The Personality Brokers, Merve Emre’s interesting new book, is a kind of feminist treatise focusing on the lives and work of the two amazing women, Katharine Briggs and her daughter Isabel Myers, who developed and promoted the Myers-Briggs Type Indicator (MBTI). The MBTI is the best known and most widely used personality “instrument” in the world. I never met the authors, but I knew pretty much everyone responsible for the development of the MBTI in the 1960s—both the critics and the proponents. It might be informative to reflect briefly on the pros and cons of this remarkably successful assessment product. In my view, there are five aspects of the MBTI that are positive and worth remembering.
First, the original goal of the Myers-Briggs Type Indicator is both worthy and honorable: It was intended to be used to improve the lives of working people by providing a rational basis for aligning people with jobs. It was designed to be used as a placement tool, a convenient and easy-to-use method for sorting employees in ways that maximized their happiness and the productivity of organizations. Who would not be in favor of maximizing individual happiness and corporate productivity?
Second, the MBTI is rooted in Jungian psychology. Carl Jung was a brilliant and highly eccentric psychiatrist, and a brave early supporter of Freud and psychoanalysis. After the famous 1913 break between Freud and Jung, Freud’s supporters engaged in a long and successful campaign to discredit Jung’s ideas, even though Freud adopted many of them as his own. Freud had a profound and, in many ways, negative impact on personality psychology for over 60 years; his influence began to decline in the 1970s, although for the wrong reasons. Freud argued that everyone is neurotic, that the big problem in life concerns dealing with one’s neurosis, and the goal of assessment is to identify the source of peoples’ neuroses. In contrast, the MBTI is all about people’s strengths; as such, it is deeply anti-Freudian and one of the first contributions to what is known today as “positive psychology.”
Third, a major reason for the MBTI’s popular appeal is that it describes people in terms of types, and I believe this is how we naturally think about other people. Academic psychologists, for reasons that only they understand, are devoted to trait theory. It is not a question of using trait theory to get beyond the conventional wisdom of types (the goal of most academic psychology), it is a question of carving nature at its joints—as recommended by Aristotle. For that reason, the MBTI with its focus on types is still ahead of the game.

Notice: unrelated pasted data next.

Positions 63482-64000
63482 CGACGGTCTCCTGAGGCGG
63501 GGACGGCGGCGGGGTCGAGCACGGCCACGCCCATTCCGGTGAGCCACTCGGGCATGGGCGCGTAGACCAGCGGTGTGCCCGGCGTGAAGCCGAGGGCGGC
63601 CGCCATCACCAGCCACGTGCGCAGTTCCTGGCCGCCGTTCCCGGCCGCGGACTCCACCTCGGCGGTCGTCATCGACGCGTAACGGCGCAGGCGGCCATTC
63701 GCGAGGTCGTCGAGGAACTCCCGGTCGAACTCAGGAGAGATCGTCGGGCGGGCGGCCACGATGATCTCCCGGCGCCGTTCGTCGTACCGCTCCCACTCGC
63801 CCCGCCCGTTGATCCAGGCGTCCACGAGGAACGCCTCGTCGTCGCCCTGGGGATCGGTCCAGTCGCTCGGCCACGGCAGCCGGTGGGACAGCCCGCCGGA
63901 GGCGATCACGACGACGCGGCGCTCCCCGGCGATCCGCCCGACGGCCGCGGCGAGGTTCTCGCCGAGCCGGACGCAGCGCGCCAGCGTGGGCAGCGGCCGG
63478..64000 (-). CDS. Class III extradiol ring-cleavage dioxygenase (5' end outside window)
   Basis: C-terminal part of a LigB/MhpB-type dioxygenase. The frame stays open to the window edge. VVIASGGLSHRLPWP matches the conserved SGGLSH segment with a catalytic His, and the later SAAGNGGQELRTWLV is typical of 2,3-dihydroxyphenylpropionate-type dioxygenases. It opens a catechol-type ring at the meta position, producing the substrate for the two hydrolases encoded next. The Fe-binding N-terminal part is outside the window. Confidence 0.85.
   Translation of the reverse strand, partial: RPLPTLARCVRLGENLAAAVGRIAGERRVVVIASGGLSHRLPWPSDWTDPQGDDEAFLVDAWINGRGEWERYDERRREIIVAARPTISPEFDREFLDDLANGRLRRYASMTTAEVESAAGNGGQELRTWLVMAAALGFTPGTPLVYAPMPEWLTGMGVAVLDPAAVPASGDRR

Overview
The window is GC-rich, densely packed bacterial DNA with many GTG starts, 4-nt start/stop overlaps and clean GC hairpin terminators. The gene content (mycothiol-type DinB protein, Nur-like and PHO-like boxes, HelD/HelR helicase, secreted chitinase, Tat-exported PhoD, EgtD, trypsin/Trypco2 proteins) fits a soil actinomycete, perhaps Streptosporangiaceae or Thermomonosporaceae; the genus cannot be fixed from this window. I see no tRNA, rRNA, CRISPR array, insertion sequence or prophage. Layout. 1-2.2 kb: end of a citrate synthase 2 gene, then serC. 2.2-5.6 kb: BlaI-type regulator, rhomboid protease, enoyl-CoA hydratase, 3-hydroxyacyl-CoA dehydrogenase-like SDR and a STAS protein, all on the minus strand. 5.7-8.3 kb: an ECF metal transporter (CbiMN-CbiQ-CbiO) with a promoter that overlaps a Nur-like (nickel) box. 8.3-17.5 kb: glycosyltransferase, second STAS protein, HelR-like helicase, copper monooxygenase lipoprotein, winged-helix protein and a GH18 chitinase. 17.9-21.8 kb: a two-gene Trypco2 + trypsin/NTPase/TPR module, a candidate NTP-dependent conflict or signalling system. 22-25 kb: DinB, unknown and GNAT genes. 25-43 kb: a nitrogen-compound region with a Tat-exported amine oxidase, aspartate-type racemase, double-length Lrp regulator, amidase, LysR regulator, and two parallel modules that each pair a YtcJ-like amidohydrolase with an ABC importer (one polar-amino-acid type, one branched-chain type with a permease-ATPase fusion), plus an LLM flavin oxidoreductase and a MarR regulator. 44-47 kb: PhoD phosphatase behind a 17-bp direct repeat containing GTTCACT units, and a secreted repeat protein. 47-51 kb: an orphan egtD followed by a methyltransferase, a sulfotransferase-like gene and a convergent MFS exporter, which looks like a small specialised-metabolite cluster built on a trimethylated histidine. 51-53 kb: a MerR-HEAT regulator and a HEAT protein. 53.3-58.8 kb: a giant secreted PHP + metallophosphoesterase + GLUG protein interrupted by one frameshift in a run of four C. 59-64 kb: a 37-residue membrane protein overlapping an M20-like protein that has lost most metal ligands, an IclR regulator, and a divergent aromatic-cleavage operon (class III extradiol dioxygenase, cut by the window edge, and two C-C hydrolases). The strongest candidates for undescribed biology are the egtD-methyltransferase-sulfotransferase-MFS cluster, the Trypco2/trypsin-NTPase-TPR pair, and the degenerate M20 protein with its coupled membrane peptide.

Fourth, the MBTI can in fact be used to tailor marketing arguments for specific groups of people. The sort of argument that would appeal to an INTJ (a scientist) is, in principle, quite different from the sort of argument that would appeal to an ESFP (a new-age hipster). It is a relatively easy task to use peoples’ social media data to assign them to an MBTI type and then shape messaging accordingly.
Finally, using Myers-Briggs Type Indicator scores to align people with jobs is vastly preferable to using unguided intuition to align people with jobs. Talent management decisions should be based on assessment data not the reasoned judgment of HR professionals, no matter how experienced they are.
I believe that the MBTI also presents four problems that should be considered by potential users. First, the MBTI is often used to make personnel decisions without first gathering validity data to support the decisions. This is, of course, a problem attributable to the users and not the instrument. However, the MBTI’s simplicity and ease of use facilitates these kinds of deplorable abuses.
Second, the news derived from the MBTI is always positive and upbeat. But people can only improve their performance if they know what they are doing wrong. MBTI results have nothing to say about the dark side, about behavioral tendencies that annoy and alienate other people and destroy the trust and confidence on which relationships depend and which support positive career development. Consequently, the MBTI has limited utility for career coaching purposes.
Third, the MBTI, along with the Five-Factor Model (FFM) that is the universally accepted paradigm for trait psychologists, has nothing to say about the up-down or status dimension in life. Every human group has a status hierarchy, with people at the top, people in the middle, and people at the bottom; in addition, the principal dynamic in every human group is the individual search for power. On issues of ambition and power seeking, the MBTI and the FFM are equally uninformative.
And finally, like most other major commercially available assessments (the Minnesota Multiphasic Personality Inventory, the California Psychological Inventory, the Strong Vocational Interest Inventory), there have been no significant updates or changes to the Myers-Briggs Type Indicator since its original publication. It is expensive and troublesome to upgrade a major assessment with a large archival base, but imagine how hard it is for BMW to come out with a new product line every three years. Upgrading a psychological assessment is trivial by comparison.
Want to learn more about personality tests? Check out The Ultimate Guide to Personality Tests